We all know how the story goes. Thanks to the evolution of movie distribution and, eventually, the streaming era, brick-and-mortar rental staples like Blockbuster started becoming obsolete as early as Netflix’s DVDs-by-mail days.
Perhaps adding insult to injury, the streaming giant has picked up the new 10-episode comedy series Blockbuster, set in the last remaining Blockbuster Video, starring Randall Park. The Fresh Off the Boat lead’s recent career highlights include Disney+ and Marvel’s WandaVision and Netflix’s own rom-com Always Be My Maybe co-starring Ali Wong. He also voice-acted on a couple episodes of the service’s BoJack Horseman.
Deadline reports the series was created by Vanessa Ramos, with Happy Endings creator David Caspe and writer Jackie Clarke on scripting and executive producing duties. Ramos is responsible for workplace comedies like Brooklyn Nine-Nine and Superstore, on which Clarke worked as well.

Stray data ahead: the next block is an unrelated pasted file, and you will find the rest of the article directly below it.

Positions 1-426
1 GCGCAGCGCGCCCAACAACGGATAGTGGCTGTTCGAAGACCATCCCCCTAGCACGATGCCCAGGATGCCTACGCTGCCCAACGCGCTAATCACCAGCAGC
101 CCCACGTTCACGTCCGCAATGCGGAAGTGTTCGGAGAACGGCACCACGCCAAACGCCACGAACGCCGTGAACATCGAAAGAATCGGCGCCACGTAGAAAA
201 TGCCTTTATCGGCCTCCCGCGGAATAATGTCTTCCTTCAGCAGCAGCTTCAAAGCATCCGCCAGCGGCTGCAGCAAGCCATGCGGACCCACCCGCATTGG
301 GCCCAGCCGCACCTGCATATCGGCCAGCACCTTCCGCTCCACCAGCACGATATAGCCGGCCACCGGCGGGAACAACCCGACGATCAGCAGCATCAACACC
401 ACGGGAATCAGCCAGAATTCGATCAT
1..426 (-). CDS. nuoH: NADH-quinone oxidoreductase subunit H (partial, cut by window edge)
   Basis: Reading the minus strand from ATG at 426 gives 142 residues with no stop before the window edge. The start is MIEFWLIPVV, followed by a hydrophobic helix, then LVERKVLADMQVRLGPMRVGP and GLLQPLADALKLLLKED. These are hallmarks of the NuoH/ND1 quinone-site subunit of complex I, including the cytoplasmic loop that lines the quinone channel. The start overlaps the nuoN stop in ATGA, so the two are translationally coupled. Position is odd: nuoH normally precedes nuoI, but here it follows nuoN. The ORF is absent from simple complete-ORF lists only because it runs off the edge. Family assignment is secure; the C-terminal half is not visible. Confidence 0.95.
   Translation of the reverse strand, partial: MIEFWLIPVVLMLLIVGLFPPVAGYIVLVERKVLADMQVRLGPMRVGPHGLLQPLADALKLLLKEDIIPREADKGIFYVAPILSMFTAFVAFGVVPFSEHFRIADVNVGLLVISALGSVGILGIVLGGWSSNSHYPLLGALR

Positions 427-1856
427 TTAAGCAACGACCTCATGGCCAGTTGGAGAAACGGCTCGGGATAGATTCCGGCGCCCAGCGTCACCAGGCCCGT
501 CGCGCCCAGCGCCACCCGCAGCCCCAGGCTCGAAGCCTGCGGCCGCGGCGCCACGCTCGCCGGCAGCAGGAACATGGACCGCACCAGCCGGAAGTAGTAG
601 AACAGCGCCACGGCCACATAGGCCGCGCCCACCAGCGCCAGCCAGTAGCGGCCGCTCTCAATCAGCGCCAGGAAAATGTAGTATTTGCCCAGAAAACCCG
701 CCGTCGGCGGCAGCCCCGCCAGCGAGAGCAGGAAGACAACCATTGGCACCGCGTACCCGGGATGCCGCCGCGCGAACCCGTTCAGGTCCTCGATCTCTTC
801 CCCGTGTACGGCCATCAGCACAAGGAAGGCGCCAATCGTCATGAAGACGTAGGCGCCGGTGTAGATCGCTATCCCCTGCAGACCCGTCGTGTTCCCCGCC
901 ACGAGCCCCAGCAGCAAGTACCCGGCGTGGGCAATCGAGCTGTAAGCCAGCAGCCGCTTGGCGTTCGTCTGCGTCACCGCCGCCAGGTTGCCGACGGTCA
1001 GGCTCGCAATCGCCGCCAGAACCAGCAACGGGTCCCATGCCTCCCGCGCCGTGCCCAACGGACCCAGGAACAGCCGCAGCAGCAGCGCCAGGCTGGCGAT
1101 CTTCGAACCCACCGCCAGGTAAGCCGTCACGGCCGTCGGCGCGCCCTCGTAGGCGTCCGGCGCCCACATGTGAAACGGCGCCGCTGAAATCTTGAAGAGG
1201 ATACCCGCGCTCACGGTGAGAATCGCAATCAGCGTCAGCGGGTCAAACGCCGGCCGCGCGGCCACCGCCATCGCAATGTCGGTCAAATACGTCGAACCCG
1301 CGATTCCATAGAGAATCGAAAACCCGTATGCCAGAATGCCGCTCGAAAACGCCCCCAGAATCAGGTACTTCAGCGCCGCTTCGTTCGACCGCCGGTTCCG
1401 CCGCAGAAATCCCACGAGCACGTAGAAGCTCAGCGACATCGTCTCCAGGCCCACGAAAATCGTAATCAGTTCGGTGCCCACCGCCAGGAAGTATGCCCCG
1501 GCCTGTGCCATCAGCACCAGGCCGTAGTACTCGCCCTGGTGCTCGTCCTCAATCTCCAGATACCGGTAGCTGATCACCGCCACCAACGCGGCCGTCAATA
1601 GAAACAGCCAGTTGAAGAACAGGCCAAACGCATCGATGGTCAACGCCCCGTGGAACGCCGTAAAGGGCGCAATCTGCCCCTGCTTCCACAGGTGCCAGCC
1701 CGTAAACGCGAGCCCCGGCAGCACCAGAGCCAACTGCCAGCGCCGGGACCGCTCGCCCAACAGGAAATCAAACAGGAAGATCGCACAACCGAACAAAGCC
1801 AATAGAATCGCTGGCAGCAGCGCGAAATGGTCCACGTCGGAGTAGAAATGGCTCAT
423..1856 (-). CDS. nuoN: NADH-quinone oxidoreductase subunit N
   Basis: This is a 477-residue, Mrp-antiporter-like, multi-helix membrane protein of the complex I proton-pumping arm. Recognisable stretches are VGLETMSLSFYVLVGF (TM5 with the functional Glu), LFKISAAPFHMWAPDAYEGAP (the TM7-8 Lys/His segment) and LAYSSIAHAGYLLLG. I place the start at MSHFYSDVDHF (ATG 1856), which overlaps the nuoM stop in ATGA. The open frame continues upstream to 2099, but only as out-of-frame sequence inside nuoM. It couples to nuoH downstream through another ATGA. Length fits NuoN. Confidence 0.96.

Netflix’s head of comedy Tracey Pakosta spoke about Ramos and Caspe’s initial pitch and why it worked. “When Vanessa and David first came in and shared this idea for a comedy series, we were immediately excited,” Pakosta said. “This is ultimately the story of a dedicated group of co-workers, with a lot of heart. And now with the hilarious Randall Park signing on to play the lead, it’s a no brainer.”
The narrative that Netflix “killed” Blockbuster outright doesn’t quite tell the complete story. As Inc. cites, and originally reported by Retail Dive, Blockbuster was only a profitable company for two years during its entire tenure from 1996 to 2010. It had massive debt after being bought out by Viacom, and as DVDs became omnipresent the company couldn’t keep up. In reality, Netflix was just the straw that broke the camel’s back, not the dagger that suddenly ended its life.
Regardless, Blockbuster looks to stir up nostalgia while still paying homage to the company that had a lot more going on than we might have expected. The comedy series does not have a release date yet.